Classics and Other Films on DVD

Here are our latest reviews of films on DVD from 2011 and earlier.

Alice Doesn’t Live Here Anymore

Joshua Brunsting @ The CriterionCast

Bad Channels

A.J. Hakari @ CineSlice

  • Excerpt: …the inherent cheapness that’s indicative of anything with the Full Moon logo on it is just as obvious here (though this one doesn’t look as Europe-y as its brothers).

Cargo 200

Dennis Schwartz @ Dennis Schwartz Movie Reviews

Death Ship

Dennis Schwartz @ Dennis Schwartz Movie Reviews

Eternal Love

Dennis Schwartz @ Dennis Schwartz Movie Reviews


Patrick Bromley @ DVD Verdict

Forgotten Garbage: TerrorVision

Mike McGranaghan @ The Aisle Seat

Grand Hotel

John J. Puccio @ Movie Metropolis

  • Excerpt: As helter-skelter as the setup might sound, as the narratives intertwine, one is never conscious of any episodic discontinuity but of a seamless, well-integrated flow of stories.

The Iron Horse

Andrew Wyatt @ Gateway Cinephiles

  • Excerpt: In some respects, Ford’s film function as an American cousin to Battleship Potemkin: a work of Silent Era propaganda that trumpets its ideological message with unabashed enthusiasm, while also serving as an breathtaking showcase for contemporary filmmaking at its grandest.

Lapland Odyssey

Peter Nellhaus @ Coffee Coffee and more Coffee

L’Enfance Nue

Carson Lund @ Are the Hills Going to March Off?

  • Excerpt: As portraits of disaffected youth go, Maurice Pialat’s L’Enfance Nue makes François Truffaut’s already restrained The 400 Blows look downright sentimental and sensationalistic.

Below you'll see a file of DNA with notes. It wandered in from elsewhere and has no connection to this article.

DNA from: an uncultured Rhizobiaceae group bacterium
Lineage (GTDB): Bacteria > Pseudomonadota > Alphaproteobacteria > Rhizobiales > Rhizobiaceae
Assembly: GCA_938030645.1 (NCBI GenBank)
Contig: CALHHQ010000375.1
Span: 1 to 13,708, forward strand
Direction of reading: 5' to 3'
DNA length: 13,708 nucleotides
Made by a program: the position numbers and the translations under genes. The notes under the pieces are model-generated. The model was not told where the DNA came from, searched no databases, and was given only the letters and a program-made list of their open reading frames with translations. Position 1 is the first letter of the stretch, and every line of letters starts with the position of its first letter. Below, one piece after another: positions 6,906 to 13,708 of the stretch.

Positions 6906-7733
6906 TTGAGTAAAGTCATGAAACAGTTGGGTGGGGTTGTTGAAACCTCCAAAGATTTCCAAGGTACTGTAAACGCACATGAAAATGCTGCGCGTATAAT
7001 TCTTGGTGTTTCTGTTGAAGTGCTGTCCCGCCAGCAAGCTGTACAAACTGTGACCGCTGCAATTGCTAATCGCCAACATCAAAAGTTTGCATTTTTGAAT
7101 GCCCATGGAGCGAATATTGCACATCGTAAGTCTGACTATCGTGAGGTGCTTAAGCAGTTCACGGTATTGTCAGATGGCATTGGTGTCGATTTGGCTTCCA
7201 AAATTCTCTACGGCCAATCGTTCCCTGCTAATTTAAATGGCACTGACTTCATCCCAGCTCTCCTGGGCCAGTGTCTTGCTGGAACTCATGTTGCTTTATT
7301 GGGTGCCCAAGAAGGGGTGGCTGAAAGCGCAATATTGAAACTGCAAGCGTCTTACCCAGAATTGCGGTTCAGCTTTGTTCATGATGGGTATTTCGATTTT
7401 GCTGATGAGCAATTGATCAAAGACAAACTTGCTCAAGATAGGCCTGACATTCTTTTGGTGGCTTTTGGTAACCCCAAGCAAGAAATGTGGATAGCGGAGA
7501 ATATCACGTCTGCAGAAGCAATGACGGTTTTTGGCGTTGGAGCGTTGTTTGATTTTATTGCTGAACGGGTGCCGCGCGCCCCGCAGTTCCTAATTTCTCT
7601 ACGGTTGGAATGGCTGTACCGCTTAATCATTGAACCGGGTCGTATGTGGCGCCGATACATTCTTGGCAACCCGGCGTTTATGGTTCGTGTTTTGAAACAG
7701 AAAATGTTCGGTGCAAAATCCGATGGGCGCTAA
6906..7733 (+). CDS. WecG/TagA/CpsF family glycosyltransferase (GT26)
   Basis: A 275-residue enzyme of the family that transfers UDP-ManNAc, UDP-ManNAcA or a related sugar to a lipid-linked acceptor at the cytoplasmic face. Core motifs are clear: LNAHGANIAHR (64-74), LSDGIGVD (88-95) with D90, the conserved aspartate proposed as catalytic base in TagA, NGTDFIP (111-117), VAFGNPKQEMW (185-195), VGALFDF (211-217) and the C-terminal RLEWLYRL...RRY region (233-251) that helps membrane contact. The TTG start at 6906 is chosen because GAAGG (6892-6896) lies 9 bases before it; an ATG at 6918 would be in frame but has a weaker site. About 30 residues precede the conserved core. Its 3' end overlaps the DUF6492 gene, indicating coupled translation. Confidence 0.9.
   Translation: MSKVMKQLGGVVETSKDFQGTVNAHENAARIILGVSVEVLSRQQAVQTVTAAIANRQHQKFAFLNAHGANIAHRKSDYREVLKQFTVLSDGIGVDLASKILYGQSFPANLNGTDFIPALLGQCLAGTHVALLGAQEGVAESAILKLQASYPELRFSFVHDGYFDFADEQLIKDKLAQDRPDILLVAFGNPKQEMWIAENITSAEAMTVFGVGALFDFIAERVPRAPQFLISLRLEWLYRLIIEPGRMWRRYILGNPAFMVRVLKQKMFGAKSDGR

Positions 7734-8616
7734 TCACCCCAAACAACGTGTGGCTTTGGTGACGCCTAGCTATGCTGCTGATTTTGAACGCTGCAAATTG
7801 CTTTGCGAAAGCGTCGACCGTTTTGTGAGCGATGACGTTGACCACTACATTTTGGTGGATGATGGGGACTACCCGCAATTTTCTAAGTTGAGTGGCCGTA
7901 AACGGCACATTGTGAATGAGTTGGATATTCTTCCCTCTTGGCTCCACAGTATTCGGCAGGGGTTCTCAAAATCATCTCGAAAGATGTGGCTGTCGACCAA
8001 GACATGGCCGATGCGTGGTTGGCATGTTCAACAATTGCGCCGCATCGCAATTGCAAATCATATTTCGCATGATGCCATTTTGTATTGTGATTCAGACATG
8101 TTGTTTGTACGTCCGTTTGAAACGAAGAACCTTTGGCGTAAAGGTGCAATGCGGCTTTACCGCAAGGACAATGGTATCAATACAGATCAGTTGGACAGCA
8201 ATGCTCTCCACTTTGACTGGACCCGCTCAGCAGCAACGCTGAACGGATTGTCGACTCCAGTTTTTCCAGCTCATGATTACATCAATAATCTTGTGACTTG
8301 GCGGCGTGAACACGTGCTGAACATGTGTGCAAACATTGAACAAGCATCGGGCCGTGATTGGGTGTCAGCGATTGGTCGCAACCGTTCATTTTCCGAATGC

Les Misérables (1935)

Tim Brayton @ Antagony & Ecstasy

  • Excerpt: While there’s no such thing as a timeless ’30s Oscarbait literary adaptation, this comes pleasantly within spitting distance of that mark.

The Life of David Gales

Kenneth R. Morefield @ 1More Film Blog

A Man Vanishes

Dennis Schwartz @ Dennis Schwartz Movie Reviews

The Man Who Knew Too Much

Luke Bonanno @

  • Excerpt: I won’t go so far as to say that the original The Man Who Knew Too Much is a bad movie, but it is certainly a disappointing one, made by someone who had not yet mastered the suspense thriller.

The Man Who Knew Too Much (1934)

Jamie S. Rich @ Criterion Confessions


Roderick Heath @ This Island Rod

  • Excerpt: In the first few minutes of MASH, director Robert Altman leads his audience through rapid and disorienting alternations of tone and artistic intent, provoking his audience to wonder, what the hell kind of movie is this?

The Phantom of Crestwood

A.J. Hakari @ CineSlice

  • Excerpt: …the mansion is the real star, what with its secret passageways, crumbling cliffs, and an eerie, glowing death mask that’s ripe for the creeping.

The Qatsi Trilogy

Joshua Brunsting @ The CriterionCast

They Live

Patrick Bromley @ F This Movie!

Twins of Evil

Dennis Schwartz @ Dennis Schwartz Movie Reviews

Two-Lane Blacktop

David Bax @ Battleship Pretnsion

  • Excerpt: Though light on plot and dialogue, the film is dense with the air of being lost and at home all at once. It’s a portrait of people removed from society, with all the romanticism and the hollowness that comes with it.

The Uninvited: Blood, no guts

Sarah D Bunting @ Tomato Nation

Leave a Reply

Your email address will not be published. Required fields are marked *

This site uses Akismet to reduce spam. Learn how your comment data is processed.